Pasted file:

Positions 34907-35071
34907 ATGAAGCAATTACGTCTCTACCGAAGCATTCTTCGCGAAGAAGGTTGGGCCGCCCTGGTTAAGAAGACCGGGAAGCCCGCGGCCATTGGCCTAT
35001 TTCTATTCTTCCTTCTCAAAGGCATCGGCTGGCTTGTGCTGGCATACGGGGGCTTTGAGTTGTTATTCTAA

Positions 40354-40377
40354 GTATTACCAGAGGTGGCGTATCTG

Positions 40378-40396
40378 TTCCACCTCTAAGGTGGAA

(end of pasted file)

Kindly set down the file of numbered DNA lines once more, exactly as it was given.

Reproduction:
Positions 34907-35071
34907 ATGAAGCAATTACGTCTCTACCGAAGCATTCTTCGCGAAGAAGGTTGGGCCGCCCTGGTTAAGAAGACCGGGAAGCCCGCGGCCATTGGCCTAT
35001 TTCTATTCTTCCTTCTCAAAGGCATCGGCTGGCTTGTGCTGGCATACGGGGGCTTTGAGTTGTTATTCTAA

Positions 40354-40377
40354 GTATTACCAGAGGTGGCGTATCTG

Positions 40378-40396
40378 TTCCACCTCTAAGGTGGAA